By Ben Simmons
Russia's stability is at increased risk and the overriding objective of Vladimir Putin is to preserve the narrow and personalized ruling system built over the past twelve years, says a new Chatham House Report.
Putin Again: Implications for Russia and the West argues that the instruments of government, not least the security forces, are corrupted and unreliable, but they have a clear interest in maintaining the system that sustains them.
The way in which the Duma elections in December 2011 were fixed and the implication that Putin and his team are determined to stay in power indefinitely angered many Russians, including the country's educated urban electorate. The gulf between the rulers and many of the ruled was further widened. Only some 35% of the electorate in fact voted for the United Russia party, and 39% now say that Russia is moving in the wrong direction.
Returning to the Kremlin will cost Putin his claim to be a national leader above politics and further weaken his legitimacy.
Russians are beginning to flex their muscles as citizens rather than to behave merely as subjects. But failure by the opposition to move on from protest to lasting organization is matched by the failure of the current authorities to reform the system from the top. The risk is that if the resulting stand-off continues, the consequences will prove damaging or even dangerous to the Russian state.
This report, which analyses Russia's present economic as well as its political condition, says the Russian economy needs systemic reform and its future prospects are disappointing. Poor economic prospects only compound Russia's problems and international lending to Russian banks and companies is not likely to rise. The declining working-age population may be the most important reason for gloom: Russia will probably lose 11 million of its workforce by 2030 and it attracts very few highly skilled workers from abroad to compensate.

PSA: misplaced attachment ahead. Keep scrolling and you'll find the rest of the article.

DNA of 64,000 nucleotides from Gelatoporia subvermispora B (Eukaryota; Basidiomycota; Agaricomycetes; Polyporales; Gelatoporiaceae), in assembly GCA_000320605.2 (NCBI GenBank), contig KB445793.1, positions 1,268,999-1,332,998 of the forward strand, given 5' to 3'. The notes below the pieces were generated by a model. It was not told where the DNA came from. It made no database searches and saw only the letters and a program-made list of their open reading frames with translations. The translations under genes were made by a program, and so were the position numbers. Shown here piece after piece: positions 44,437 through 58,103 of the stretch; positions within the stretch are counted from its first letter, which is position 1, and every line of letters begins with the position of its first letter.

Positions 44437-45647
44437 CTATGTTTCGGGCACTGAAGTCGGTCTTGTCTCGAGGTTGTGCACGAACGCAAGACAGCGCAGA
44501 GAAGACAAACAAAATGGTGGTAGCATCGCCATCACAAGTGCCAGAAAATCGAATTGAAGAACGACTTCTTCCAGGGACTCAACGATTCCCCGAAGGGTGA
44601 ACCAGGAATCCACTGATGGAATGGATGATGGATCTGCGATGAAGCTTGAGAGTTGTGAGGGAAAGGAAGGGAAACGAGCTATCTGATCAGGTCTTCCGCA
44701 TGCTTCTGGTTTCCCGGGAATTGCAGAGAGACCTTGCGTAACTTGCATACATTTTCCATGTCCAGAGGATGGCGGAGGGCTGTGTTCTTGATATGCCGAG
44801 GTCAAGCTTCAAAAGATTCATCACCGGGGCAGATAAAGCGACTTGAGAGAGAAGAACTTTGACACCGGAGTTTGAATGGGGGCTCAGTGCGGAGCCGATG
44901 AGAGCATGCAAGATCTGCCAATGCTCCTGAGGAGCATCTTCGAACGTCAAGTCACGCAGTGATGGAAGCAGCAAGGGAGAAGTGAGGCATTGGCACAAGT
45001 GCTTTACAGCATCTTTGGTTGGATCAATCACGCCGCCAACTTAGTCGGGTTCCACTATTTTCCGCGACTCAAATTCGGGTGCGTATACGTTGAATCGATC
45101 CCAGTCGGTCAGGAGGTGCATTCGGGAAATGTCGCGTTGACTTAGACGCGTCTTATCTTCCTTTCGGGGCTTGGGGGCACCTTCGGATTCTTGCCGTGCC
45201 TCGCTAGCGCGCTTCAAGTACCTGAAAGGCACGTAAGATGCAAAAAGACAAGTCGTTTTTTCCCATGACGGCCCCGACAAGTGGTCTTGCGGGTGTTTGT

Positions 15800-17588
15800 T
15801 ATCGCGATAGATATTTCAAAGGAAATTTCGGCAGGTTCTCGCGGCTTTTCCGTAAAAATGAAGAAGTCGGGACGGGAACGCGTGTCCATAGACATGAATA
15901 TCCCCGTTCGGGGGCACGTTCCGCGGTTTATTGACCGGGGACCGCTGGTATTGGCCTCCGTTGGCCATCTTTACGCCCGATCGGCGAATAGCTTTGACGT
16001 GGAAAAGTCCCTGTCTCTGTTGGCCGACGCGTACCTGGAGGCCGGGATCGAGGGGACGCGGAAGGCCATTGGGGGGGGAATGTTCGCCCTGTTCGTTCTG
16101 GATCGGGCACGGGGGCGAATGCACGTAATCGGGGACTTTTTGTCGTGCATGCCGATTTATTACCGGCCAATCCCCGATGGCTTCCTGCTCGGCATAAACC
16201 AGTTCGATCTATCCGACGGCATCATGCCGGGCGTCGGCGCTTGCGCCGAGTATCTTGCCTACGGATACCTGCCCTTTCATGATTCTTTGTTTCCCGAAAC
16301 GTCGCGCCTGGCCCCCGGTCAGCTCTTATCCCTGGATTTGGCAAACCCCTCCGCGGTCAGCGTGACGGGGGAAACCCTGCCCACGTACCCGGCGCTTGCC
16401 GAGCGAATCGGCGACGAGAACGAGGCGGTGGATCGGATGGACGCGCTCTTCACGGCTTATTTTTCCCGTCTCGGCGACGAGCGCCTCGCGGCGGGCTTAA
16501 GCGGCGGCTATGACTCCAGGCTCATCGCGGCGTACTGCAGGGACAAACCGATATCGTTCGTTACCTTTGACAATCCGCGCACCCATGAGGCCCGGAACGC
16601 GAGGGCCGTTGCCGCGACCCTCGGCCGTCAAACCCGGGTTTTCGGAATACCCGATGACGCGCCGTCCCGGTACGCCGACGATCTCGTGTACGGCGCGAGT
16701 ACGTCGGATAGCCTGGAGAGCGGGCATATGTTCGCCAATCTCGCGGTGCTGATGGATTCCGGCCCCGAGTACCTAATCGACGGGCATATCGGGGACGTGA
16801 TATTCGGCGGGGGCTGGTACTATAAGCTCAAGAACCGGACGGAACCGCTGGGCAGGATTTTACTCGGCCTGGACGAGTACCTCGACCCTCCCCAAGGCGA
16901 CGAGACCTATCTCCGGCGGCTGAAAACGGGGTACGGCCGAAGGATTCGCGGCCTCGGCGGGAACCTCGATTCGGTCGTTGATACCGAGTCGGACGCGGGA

In the realm of foreign policy, Russia's ability to punch above its weight is diminishing. This is true to its West, South and East. America and Europe are disappointed that Russia has not become a more responsible international player in the years since Communism.
The reset has been exposed as hollow and relations with Europe are generally poor, with Germany a notable exception. A lack of mutual respect and trust also characterizes relations with its eastern neighbours. China, in particular, values Africa and even Latin America more.
By deconstructing the daunting social, economic and foreign policy challenges facing Russia, this report shows that the implications for the country and the West are stark: Russia's very fabric, as well as its place in the world, is at risk. The challenges are the same for whoever wins the March 2012 presidential election, of course.
No one vision of the future is infallible. But the authors of this report firmly believe that the possibility, even probability, of things going badly wrong for Russia during the next six years is real. If the governing elite cannot adjust to changing realities, the consequences are likely to play out in uncontrolled and unplanned events across the country. This may well have repercussions for Europe and the wider international community.
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